Filing your taxes can be an arduous endeavor, especially for a business owner. With Tax Day upon us, you may find yourself, at best, worrying if you’ve taken all the proper deductions on your tax return or, at worst, scrambling at the last minute to meet the deadline.
In fact, some business owners who haven’t yet filed their business tax returns may have already missed their deadline. That’s because not every business has the same April 15 deadline for filing tax returns. While the IRS typically requires sole proprietors, partnerships, limited liability companies, and S corporations to use the calendar year, these entities can receive the flexibility to choose their own fiscal calendar, like C corporations, if they make a request to the IRS demonstrating a legitimate business reason. If you run a seasonal business, like a ski resort or summer rental, choosing an off-calendar fiscal year may be the right choice so that you can accurately depict your business’s annual performance.
It is prudent to work with a tax professional to plan and strategize early to save you and your business a lot of hassles and headaches come tax season. If you haven’t already, here are some things you should consider.
Your Legal Entity Will Determine Your Tax Return Deadline.
Hopefully, when you initially selected your business entity, a lawyer guided you through the tax implications of each entity. Choosing the right entity not only affects how much you pay, but also when that payment must be made. If you can’t meet the deadlines outlined below, you should talk to your tax advisor about filing an extension.
C corporations must file and pay tax returns at the business entity level (as opposed to at the individual owner level), but the deadline may vary according to the C corporation’s fiscal year. There is a formula: the deadline is the 15th day of the third month following the end of a C corporation’s designated fiscal year. For C corporations that follow the calendar year, the tax return deadline is always March 15. However, if a corporation’s fiscal year end is June 30, then the filing deadline is September 15.
S corporations have received special tax status from the IRS, which provides a pass-through tax structure that taxes income only once: in the hands of the shareholders. One of the limitations of a “pass-through” entity, however, is the restriction on choosing your own fiscal calendar. Unless an S corporation provides a business reason for unique fiscal calendar, the IRS requires S corporations to follow the calendar year. Therefore, following the same formula as C corporations - the 15th day of the third month following the end of the fiscal year- the tax filing deadline for most S corporations is March 15.
Sole Proprietorships and Single-Member LLCs
For both sole proprietorships and single member LLCs, the tax return deadline is the same as the deadline for individuals: April 15. The income and expenses of these entities are not reported on a separate tax return. There is a specific Schedule C that is included in the individual owner’s tax return to report the business entity’s tax income or losses.
Partnerships and Multi-Member LLCs
A partnership must file an annual information return (Form 1065) to report the income and losses from its operations. This must be filed on the 15th day of the fourth month following the end of its fiscal year, or April 15 if the partnership follows the calendar year, but a partnership does not pay income tax at the entity level. Instead, as a pass-through entity, the activity of the partnership is allocated to and reported by each partner on his or her individual tax return.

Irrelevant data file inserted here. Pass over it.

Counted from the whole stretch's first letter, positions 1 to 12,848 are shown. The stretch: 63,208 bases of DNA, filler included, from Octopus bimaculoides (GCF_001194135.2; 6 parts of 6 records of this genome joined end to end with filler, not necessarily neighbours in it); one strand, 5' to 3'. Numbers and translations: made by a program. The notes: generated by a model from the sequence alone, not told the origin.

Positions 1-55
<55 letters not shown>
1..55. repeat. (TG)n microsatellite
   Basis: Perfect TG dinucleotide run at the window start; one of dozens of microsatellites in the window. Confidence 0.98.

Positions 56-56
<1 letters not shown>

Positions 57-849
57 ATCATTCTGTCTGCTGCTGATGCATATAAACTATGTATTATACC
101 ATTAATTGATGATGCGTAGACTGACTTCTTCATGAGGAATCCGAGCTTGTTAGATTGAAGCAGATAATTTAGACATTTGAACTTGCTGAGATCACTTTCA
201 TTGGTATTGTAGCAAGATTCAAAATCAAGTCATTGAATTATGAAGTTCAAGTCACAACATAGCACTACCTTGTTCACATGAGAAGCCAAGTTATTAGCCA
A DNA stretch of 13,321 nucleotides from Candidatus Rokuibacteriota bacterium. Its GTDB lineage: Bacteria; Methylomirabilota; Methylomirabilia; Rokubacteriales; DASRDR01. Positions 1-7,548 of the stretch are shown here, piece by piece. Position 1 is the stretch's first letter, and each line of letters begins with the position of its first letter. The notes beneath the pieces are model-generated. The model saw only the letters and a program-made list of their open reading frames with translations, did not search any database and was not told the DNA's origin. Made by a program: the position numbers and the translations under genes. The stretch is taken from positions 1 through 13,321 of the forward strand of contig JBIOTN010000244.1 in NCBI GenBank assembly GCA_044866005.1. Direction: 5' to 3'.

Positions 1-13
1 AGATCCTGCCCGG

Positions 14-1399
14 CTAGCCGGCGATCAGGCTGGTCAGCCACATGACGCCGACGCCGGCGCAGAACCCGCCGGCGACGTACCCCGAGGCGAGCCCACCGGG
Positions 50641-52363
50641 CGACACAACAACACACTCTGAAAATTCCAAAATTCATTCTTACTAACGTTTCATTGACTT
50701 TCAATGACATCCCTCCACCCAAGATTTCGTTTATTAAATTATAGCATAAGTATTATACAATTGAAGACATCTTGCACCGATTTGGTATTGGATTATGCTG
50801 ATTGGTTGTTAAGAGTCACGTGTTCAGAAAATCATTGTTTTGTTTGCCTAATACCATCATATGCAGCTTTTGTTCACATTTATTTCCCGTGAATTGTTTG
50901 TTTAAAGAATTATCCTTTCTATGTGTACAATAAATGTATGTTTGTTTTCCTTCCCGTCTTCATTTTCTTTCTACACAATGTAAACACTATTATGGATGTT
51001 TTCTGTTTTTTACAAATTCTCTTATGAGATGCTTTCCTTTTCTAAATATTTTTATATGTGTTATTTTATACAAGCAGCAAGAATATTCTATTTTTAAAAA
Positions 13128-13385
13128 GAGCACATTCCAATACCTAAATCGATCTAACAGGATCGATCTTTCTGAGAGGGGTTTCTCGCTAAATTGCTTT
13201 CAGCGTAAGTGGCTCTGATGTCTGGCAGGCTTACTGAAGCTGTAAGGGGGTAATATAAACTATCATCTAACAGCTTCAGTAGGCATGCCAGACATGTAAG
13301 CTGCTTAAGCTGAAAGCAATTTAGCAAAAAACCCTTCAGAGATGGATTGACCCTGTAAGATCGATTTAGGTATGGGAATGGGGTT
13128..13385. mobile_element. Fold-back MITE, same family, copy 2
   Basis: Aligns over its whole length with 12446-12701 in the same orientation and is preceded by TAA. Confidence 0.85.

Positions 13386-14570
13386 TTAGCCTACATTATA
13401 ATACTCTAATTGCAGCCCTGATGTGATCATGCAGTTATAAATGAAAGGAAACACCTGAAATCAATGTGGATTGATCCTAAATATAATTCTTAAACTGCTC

Multi-member LLCs are treated like partnerships, and are afforded pass-through tax treatment. Therefore, the LLC must file a Form 1065 and members must also file a Schedule K-1 to report the income or losses of the LLC with their individual tax returns.
Read More About the Pros and Cons of Each Entity Type: Startup for What?! Legal Entities for New Businesses
Filing For an Extension
If you aren’t prepared to file all your necessary paperwork for a complete and accurate return by midnight on April 15 (or other applicable deadline), you still have options. The worst thing you could do is nothing. If you fail to file your tax return, the IRS is authorized to levy a failure-to-file penalty, which equals 5% of your unpaid taxes for each month you’re late or up to 25% of your total bill. Instead, you should talk to your tax advisor about filing for an extension. It is important to note that filing for an extension is a request for an extension of time to file your tax return ONLY – meaning you still are required to calculate the amount of tax due as of the original filing date and make a payment. If you do not remit payment on time, you will be subject to late payment penalties, which can accumulate quickly and often rival the actual amount of tax due if left unaddressed in a timely manner. At the very least, you can use a tax estimator to roughly determine what you owe and make a good faith payment.
Talk To A Lawyer
The federal tax code is a voluminous and constantly evolving text that should not be taken lightly. When planned for properly, you can take advantage of credits and incentives built into the tax code that favor businesses and investments. However, staying on top of the code and regulations often requires the advice and counsel of a professional. A Priori lawyer can work with you to minimize your tax liability and exposure.
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